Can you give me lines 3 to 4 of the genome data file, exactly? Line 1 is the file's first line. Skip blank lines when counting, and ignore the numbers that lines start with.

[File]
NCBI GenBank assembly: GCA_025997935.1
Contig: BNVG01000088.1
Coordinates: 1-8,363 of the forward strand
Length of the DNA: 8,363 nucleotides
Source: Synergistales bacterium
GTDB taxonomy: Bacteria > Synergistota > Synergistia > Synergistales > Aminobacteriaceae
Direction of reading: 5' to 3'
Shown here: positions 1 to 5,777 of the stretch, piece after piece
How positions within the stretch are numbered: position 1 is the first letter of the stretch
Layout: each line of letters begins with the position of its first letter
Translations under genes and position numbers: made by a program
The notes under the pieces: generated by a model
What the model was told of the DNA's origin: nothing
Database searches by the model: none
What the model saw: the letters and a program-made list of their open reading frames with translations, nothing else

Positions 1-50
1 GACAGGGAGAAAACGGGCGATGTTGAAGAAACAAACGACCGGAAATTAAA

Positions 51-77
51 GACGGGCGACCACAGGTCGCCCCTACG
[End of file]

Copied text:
Coordinates: 1-8,363 of the forward strand
Length of the DNA: 8,363 nucleotides